Catastrophic failure

Last night I start a print and, when I get up this morning to check on it, I find this…
The bed, during the print, shifted way off, the nozzle burned into the PEI sheet, the main body of the print head snapped at the screws where the extruder mounts, and the screen shows mintemp error so the thermistor line has probably broken. But that’s not the strangest thing. Upon closer inspection, I see this.
It looks like, somehow, the heater block had started to come unscrewed. So here’s my question. Do I pull out my spare parts and put it all back together, resolder the thermistor line, and rescrew the heater block back on… Or is there something else that could have caused this that would cause me to want to buy a new hot end? I’ve put a few hundred hours on this printer since I upgraded to the Olive/6 body parts so having it just completely fall apart like this is a little unexpected.

I think the root cause of this isn’t the hotend. Maybe the z-stepper (driver) failed, and after laying down some layers at same z height it blocked itself, leading to the X-Y shift. Next question would be, how is it possible that the nozzle touched the bed after it was already some mm above it…

I would:
.) Have a close look at the gcode file, searching for strange movements.
.) Test x,y,z axis free movement.
.) Do a dry run of the code until a point after the failure.

I think that it touched the bed because the body broke and everything tilted forward and down.

But either way the extruder assembly needs significant repairs.

Look to see if your heat sink for the Z driver is missing or fell off on the control board. The driver can overheat and reduce/cut power to the driver and make the nozzle drag across the part sometimes and break the extruder.

That’s actually kind of interesting. I just put my printer in an enclosure last week and it has been hot in my garage (where I keep it) this week. Think that could have possibly contributed?

Around 92 degrees you will start losing steps if you have no heat-sink on the part, and with a heat-sink I do not know at what temp you will lose steps. But if in an enclosure the control box needs cool air flowing into it to work reliably.

The electronics does not tolerate heat very well. If you put your printer in an enclosure, and you want the inside of the enclosure greater than about 30 Celsius, you should somehow vent or cool your electronics with outside air.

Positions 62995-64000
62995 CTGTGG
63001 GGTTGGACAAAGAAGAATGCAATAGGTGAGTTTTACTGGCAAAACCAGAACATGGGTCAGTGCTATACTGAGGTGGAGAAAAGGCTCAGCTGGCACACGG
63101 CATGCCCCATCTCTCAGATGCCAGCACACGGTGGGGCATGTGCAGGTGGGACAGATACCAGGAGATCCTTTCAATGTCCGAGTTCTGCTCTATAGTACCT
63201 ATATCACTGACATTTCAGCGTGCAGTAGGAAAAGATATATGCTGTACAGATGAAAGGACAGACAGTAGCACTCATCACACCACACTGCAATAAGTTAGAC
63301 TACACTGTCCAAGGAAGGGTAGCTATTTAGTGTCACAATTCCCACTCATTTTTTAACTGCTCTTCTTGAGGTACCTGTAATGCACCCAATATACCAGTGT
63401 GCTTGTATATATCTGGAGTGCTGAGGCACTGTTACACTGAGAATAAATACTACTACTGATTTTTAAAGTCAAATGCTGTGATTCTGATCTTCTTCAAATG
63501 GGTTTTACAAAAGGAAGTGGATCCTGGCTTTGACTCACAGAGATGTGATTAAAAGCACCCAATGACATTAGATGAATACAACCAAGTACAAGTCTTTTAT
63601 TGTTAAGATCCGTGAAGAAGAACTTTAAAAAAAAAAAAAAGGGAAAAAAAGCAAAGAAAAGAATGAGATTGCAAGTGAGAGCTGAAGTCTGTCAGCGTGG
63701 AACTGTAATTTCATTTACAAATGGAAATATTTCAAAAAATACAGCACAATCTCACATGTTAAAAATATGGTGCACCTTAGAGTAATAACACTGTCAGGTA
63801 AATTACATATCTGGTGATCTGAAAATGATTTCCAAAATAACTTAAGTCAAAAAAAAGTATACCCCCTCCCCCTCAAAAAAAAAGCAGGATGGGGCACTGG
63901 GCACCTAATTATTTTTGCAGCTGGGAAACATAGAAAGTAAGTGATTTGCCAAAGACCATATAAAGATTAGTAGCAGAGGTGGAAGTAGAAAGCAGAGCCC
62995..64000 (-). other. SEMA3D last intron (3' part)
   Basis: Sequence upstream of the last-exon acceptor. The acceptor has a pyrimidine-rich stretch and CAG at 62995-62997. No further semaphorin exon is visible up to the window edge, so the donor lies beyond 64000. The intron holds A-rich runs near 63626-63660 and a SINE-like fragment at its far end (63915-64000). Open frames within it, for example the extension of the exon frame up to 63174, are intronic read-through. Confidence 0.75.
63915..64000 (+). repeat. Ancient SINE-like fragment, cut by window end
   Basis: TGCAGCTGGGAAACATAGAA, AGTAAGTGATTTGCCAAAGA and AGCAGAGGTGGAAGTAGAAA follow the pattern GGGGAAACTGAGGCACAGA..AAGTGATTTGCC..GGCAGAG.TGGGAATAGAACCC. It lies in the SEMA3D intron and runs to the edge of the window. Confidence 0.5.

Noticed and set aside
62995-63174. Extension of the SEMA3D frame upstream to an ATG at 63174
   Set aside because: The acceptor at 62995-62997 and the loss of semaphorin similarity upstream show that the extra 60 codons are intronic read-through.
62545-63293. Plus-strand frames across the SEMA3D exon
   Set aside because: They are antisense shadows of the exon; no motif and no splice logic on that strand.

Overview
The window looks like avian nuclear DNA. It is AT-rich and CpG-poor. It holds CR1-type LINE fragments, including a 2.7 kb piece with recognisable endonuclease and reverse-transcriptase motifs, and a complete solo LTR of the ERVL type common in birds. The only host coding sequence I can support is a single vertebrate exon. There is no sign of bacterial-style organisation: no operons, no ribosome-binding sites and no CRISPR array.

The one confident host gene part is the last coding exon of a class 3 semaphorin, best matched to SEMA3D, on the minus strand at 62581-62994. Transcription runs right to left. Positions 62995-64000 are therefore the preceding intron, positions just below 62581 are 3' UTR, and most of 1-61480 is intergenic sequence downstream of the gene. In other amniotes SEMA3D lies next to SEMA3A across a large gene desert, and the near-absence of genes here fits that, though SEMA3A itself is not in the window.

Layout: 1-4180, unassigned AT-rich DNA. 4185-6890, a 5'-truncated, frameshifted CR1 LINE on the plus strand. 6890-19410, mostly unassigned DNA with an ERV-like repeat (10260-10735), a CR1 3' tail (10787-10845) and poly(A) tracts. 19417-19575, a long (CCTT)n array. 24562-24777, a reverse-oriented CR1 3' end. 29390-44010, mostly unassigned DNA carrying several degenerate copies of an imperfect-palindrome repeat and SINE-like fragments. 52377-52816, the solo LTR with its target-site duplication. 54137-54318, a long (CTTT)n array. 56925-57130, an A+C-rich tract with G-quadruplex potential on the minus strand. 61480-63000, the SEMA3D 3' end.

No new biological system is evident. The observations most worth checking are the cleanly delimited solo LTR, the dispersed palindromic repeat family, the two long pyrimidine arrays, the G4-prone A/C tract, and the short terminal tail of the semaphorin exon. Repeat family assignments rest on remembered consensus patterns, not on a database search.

Bill D.

Not “possibly”. Directly caused.

Alright… I’m now back to limping along. The PEI is (obviously) toast. Luckily, I had another sheet ready to go because I’m preparing to do the glass to aluminum plate conversion. As a temporary fix, I was able to acetone weld the broken parts back together and it seems rigid enough. I also took this as a chance to take my octopi control box extension off since I wasn’t using it anymore. Hopefully that will help a bit as well.

Ive seen a couple of these failures pop up when browsing the forum over the last year or so.

Is there no way to program a fail safe into the firmware or something to shut the machine off before it causes all this wreckage?

The failure is that the programming locks up. There isn’t a board thermistor in the case that I know of to give it a temperature to auto shut off on. So even if you did have something programmed to stop print at a certain temperature, it wouldn’t trigger. You could probably add a thermistor to the i2c bus and measure the temperature that way, but that would require hardware.

I’m no machine/programming/electrics whizz. I don’t really know what’s possible. I Just wondered if anyone had thought about making a fail safe as whilst it’s not a common issue, it’s seems to hve happened a few times, and I can’t imagine it’s cheap or fun to fix.

Maybe a pressure sensor somewhere in the extruder body that triggers a kill switch?

It wasn’t really a terrible fix. More tedious and time consuming than anything. Worst part was having to replace the pei sheet, but I already had a replacement on order for the aluminum bed upgrade. The rest was a little solder and acetone and understanding what I screwed up so it doesn’t happen again.

We might want to have a sticky at some point for these questions that new people don’t necessarily think about. “before you start printing, here are some common mistakes” or something like that.